Screened at Berlin (Competition) Dir. Mike Nichols. US. 2000. 99mins.

Made in England by Mike Nichols and adapted from the Pulitzer Prize-winning play by Margaret Edson into a cable TV original for HBO in the US, Wit is in no sense a film that will travel far in the cinema. It is, however, an extraordinary effort by all concerned and, in particular, by Emma Thompson, who takes the leading part of an well-known but hardly well-loved academic who finds herself stricken with advanced ovarian cancer.

Thompson has seldom been better as this highly intelligent woman, a renowned expert on the metaphysical poetry of John Donne, who elects to face the severest chemotherapy course without much serious hope of recovery. As an actress, she has to progress from a doughty and disciplined academic who suffers fools, especially recalcitrant students, less than gladly to a virtually defenceless woman needing the final, almost childishly expressed comfort of the veteran teacher (Atkins) who started her on her route to success.

Thompson does not achieve this effortlessly but with extreme honesty, helped by the fact that the woman she plays has an ironic sense of humour and an acute awareness of what is happening to her. Nichols' camera seldom leaves her so that the film, which usually manages not to betray its origins as a play, becomes a tour de force for the actress. But this is not so much a star performance as a fearsomely felt one. It deserves the awards that will surely come its way.

The film, like the play, suggests that the literary scholar's fate is somehow bound up to her previous existence as a stern fighter for truth and knowledge. Now she has to fight a last long battle, as much against the medical profession as the disease. And it is one which can give her small victories along the way, against the specialist (Lloyd) who is very much her medical equivalent and the young clinical researcher (Woodward), his research-oriented assistant. To them she is simply another patient who may or may not further the cause of research. They seem to think that kindness is the equivalent of an emotional involvement that would make their jobs impossible.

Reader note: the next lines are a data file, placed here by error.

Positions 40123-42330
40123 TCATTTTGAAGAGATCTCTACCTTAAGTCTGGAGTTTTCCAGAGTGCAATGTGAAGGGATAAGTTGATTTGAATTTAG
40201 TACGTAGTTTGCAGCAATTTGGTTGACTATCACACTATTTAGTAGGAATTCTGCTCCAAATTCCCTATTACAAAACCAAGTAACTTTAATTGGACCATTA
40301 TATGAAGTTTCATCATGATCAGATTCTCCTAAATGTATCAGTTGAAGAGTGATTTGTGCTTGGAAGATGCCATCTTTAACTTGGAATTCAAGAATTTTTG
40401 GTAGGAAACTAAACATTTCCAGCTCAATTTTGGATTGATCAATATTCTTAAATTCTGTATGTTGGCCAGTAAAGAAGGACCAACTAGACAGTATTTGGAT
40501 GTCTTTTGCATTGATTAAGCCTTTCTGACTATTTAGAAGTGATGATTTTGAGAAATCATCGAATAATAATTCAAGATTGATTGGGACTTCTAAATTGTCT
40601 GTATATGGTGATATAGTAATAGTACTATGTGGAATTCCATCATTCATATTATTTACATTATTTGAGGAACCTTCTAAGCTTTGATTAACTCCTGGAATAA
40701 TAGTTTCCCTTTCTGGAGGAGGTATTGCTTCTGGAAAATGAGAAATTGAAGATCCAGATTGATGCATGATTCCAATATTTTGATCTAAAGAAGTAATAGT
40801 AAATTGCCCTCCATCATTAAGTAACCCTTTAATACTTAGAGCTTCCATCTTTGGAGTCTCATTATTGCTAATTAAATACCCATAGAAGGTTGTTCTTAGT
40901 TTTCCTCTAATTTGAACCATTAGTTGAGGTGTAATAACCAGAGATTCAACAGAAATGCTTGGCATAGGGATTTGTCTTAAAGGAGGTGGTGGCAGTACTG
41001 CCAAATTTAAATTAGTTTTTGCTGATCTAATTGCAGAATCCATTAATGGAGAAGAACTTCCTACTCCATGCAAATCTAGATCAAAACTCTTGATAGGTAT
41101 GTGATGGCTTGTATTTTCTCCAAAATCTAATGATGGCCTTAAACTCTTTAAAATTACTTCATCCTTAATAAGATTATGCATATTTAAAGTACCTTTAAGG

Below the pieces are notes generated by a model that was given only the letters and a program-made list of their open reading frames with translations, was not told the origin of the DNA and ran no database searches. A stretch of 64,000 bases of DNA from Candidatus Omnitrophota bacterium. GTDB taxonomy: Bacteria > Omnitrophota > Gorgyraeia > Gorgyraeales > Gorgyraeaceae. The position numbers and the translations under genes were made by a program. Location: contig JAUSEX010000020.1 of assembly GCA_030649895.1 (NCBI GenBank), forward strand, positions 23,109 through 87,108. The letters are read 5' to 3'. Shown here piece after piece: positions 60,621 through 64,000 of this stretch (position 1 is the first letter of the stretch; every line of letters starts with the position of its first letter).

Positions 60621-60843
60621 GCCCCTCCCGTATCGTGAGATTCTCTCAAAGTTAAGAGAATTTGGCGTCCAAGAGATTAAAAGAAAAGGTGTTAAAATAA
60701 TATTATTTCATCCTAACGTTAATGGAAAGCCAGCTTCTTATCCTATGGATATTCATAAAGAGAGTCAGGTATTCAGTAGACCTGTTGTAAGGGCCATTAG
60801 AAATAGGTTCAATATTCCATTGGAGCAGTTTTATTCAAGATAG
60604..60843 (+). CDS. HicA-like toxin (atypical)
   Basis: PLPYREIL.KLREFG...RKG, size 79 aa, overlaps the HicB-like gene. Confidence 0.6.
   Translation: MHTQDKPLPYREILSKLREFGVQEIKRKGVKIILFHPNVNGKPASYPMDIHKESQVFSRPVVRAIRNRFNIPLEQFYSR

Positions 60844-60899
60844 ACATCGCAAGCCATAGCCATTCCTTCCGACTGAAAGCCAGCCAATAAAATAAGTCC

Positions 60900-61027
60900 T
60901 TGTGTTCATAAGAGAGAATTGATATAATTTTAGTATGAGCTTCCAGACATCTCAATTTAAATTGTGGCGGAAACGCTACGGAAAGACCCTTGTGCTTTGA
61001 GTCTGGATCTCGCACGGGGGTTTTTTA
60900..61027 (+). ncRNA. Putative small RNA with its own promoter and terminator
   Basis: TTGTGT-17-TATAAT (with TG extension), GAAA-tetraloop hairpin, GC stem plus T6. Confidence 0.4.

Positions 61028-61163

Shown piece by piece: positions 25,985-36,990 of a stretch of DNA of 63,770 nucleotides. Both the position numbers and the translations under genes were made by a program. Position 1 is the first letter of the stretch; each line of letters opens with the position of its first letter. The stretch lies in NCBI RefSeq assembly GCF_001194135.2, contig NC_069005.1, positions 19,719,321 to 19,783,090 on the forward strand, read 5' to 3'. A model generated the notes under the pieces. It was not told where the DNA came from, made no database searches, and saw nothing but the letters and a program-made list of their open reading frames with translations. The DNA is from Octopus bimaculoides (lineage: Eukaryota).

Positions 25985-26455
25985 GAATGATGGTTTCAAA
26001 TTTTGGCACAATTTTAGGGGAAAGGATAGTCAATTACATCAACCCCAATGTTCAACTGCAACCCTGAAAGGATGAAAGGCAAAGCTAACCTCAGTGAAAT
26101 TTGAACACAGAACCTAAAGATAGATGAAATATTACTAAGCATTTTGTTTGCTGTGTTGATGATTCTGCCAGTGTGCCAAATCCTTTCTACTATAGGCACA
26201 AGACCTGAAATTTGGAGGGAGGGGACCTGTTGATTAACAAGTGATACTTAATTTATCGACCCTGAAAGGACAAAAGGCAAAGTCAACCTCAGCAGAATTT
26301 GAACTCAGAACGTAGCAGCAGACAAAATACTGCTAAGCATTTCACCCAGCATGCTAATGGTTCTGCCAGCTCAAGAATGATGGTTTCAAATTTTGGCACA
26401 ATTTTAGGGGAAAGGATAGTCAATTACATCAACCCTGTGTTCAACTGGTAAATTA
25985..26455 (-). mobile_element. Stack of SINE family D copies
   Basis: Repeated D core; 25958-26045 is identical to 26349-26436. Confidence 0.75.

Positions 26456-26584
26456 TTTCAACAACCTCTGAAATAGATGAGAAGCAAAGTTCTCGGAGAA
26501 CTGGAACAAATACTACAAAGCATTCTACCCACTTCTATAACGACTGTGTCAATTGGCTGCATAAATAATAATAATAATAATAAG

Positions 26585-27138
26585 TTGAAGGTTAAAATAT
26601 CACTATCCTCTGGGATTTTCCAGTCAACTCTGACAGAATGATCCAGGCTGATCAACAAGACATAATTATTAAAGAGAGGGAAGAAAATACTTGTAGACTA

She is aided in her fight against the dying light and the medics' extraordinarily comfortless attention by a private nurse (McDonald) whose performance in an admittedly easier role matches Thompson's.

Nobody lets this chamber piece down and its power is such that the hardiest cynic couldn't fail to be moved. Even the highly theatrical device of the leading character talking to the audience works on this occasion. The film may have its commercial limits - it's the opposite of a feelgood movie - but those who do see it may never quite forget the experience.

Prod co HBO Films, Avenue Pictures. Int'l sales: HBO Enterprises. Exec prods: Cary Brokaw, Mike Nichols. Prod: Simon Bosanquet. Scr: Emma Thompson, Nichols, based on the play by Margaret Edson. Cinematographer: Seamus McGarvey. Prod des: Stuart Wurtzel. Ed:John Bloom. Main cast: Emma Thompson, Christopher Lloyd, Eileen Atkins, Audra McDonald, Jonathan M Woodward